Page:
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Tama Janowitz, Unchained

After three straight disappointments, New York's original Lit Girl is back with a ballyhooed new novel, A Certain Age, a sad, skillful tale of nineties New York. She told you she could do it.

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Tama Janowitz is, apparently, no longer a slave of New York. She's got a three-bedroom prewar penthouse sixteen floors up in the sky, with a wraparound deck that's completely serene save for the occasional plane. This is where the onetime chronicler of downtown-Manhattan angst wrote her sixth novel, A Certain Age; where she grows tomatoes, tends to two "panicky" dogs, and takes care of her shy 3-year-old daughter, Willow, whom Janowitz and her British husband, Warhol-estate curator Tim Hunt, adopted in China when she was nine months old. The place is terrific. It's also in Brooklyn, on a leafy street in Park Slope that seems a world away from the trendy urban environs where she cemented her literary reputation.

"Yeah, I was worried, 'cause you had to take one subway, then another subway, then you walk twenty minutes, and finally you were there and you feel, I'll never get out of Brooklyn," says Janowitz. On this humid July morning, the author is on her terrace, wearing a loose-fitting patterned dress over a pair of white silk trousers. Her hair is black and wild, and her toenails are bright yellow. Her full lips are, as always, lipsticked bright red, and she has a habit of puffing them out when she's thinking hard. She doesn't look 42. "We were looking at houses in Harlem, but I said, 'Tim, I don't want a house. I've lived in a brownstone; they're always dark,' " she says. " 'Something falls off the roof and kills someone, we're going to be sued. Someone pours the garbage on the street -- you get the ticket.' "

Shaking her head, Janowitz shuffles over to a spindly peach tree. "I don't know what to tell you, babe," she says. "Whether I'm critically well received, whether or not I sell books -- of course it becomes progressively harder to get them published -- nevertheless, it's what I do, every day." She pushes her chunky glasses up on her nose. "I keep saying, 'What else could I do? What else could I do?' On bad days, I think I'd like to be a plastic surgeon who goes to Third World countries and operates on children in villages with airlifts, and then I think, 'Yeah, right, I'm going to go back to undergraduate school and take all the biology I missed and then go to medical school.' No. No."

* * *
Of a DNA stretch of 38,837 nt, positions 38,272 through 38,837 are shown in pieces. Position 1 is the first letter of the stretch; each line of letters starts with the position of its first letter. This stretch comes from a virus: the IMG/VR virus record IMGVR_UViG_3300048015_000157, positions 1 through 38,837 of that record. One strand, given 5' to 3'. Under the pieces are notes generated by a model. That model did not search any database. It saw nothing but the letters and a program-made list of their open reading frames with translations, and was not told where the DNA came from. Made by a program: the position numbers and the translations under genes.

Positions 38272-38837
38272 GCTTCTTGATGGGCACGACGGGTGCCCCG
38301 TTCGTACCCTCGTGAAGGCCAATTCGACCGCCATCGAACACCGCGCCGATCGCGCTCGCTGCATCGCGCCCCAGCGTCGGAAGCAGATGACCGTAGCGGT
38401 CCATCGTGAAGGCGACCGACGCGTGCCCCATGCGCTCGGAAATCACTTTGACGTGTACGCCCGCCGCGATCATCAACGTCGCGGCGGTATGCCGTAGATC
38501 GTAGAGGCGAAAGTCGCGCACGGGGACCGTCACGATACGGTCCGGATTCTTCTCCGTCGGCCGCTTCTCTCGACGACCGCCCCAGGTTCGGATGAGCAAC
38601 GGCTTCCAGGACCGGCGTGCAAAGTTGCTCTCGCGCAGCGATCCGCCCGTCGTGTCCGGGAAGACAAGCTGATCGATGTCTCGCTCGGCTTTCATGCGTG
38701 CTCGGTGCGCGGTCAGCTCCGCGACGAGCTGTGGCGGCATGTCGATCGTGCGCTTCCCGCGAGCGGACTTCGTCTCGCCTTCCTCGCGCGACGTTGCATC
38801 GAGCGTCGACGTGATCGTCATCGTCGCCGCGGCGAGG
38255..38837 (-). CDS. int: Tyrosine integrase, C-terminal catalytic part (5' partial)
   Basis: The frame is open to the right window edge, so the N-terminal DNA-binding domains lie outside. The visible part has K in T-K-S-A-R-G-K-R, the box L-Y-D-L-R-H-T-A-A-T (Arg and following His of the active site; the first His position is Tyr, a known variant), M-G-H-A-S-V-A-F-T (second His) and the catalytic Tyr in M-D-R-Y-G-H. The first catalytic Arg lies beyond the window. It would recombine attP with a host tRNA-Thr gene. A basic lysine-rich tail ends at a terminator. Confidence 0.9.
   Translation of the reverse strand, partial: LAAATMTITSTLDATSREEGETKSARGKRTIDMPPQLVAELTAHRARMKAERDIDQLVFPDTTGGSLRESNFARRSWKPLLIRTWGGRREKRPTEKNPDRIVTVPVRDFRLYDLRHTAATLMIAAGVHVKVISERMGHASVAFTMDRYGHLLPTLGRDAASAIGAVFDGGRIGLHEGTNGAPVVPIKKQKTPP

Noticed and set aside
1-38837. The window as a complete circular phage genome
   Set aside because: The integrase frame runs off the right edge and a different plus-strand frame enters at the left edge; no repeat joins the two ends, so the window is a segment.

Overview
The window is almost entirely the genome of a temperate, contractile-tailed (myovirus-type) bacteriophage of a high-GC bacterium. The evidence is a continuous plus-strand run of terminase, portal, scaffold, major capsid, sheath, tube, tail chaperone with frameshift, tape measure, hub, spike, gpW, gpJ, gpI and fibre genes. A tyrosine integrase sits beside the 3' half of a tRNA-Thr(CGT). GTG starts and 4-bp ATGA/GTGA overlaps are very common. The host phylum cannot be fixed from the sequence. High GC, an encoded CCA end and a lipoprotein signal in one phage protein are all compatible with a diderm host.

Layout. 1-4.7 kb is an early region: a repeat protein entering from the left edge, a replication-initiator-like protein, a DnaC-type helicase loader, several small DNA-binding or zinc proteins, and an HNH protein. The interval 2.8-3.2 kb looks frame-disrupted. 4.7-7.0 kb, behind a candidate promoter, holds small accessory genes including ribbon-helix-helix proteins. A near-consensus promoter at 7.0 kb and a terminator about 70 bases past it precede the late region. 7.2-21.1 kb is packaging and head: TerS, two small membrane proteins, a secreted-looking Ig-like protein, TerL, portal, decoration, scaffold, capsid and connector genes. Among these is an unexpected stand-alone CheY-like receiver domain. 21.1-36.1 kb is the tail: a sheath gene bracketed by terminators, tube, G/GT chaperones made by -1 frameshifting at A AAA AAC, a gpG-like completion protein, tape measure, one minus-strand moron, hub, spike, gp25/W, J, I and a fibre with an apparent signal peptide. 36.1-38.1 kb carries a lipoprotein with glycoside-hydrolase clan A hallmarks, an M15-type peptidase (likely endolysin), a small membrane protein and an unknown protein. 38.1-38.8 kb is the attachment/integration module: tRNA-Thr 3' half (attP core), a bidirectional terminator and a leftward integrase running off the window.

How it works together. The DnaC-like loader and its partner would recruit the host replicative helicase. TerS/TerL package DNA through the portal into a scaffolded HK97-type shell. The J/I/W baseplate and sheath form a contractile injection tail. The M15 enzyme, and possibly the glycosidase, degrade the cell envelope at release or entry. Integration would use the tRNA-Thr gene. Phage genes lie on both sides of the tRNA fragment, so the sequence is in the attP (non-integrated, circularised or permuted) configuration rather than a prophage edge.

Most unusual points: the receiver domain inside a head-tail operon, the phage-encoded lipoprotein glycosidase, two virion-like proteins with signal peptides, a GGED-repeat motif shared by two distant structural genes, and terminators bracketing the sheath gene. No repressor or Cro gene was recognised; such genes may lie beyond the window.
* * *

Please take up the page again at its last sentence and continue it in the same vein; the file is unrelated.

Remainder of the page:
Curling her bare feet under her, Janowitz stares up at a cloudless sky. "Life is really excellent just hanging out up here, with the birds," she drawls. "Though I'd be a lot happier if I had a ferret."

So I'm living in New York, the city, and what it is, it's the apartment situation. That's what kicks off the title story of Janowitz's famous 1986 collection, Slaves of New York. When she wrote it, Janowitz was a 28-year-old Barnard grad -- the daughter of a poet and a psychiatrist -- who'd received a grant from the N.E.A. at 22. Slaves, the first collection of short stories to hit the best-seller list since Phillip Roth's Goodbye, Columbus, landed its pretty young author on the cover of New York Magazine and transformed her into an overnight media sensation. Flamboyant enough to garner reams of column inches, Janowitz made an easy transition from unknown downtown kook to late-eighties icon, finding herself as popular with the paparazzi as Donald Trump. She made a "hip-hype" literary video for MTV, appeared in Amaretto ads, arranged blind dates for Andy Warhol, and materialized on the airwaves whenever there was any talk of bohemia, twentysomethings, or life in New York in general.

But after this explosive start came the predictable backlash. Janowitz's subsequent novels -- A Cannibal in Manhattan, The Male Cross-Dresser Support Group, and By the Shores of Gitchee Gumee -- drew uniformly scathing reviews. A notoriously demanding client, she ran through six agents in as many books, including ICM's powerful Amanda Urban. Publisher's Weekly cruelly dubbed her a "one-book phenomenon." She had become something of a publishing punch line.

Then she wrote A Certain Age. long before the book hit the stores, it had generated an enthusiastic buzz among publishing cognoscenti, inevitably evoking excited comparisons to Slaves. "I just feel really, really, really lucky this time," says Janowitz, taking a sip of iced coffee. "People are talking about it, trying to figure out who's who. That's exciting. Everyone thinks that a story is about some girl they went out with ten years ago. I'm like, I don't even know her."

The novel follows the misadventures of one Florence Collins, a blonde 32-year-old auction-house assistant director, on her hunt for a rich husband over a summer in the city and the Hamptons, a picaresque journey that is the flip side of Bridget Jones: It's a distinctly unfunny book. Manhattan was a shabby world, inhabited by cardboard cut-outs, and Florence walked among them, writes Janowitz. Her characters are propelled by status, greed, and fear. Envy eats Florence whole, as she sleeps with all the wrong men, takes unfortunate amounts of drugs, and bankrupts herself at Barneys to the tune of hundreds of thousands of dollars. There were women younger than her who had published novels, writes Janowitz. Who were heading P.R. companies; there were women older than she who were more muscular, who were married to the heads of movie-production companies; there were always others who were more.


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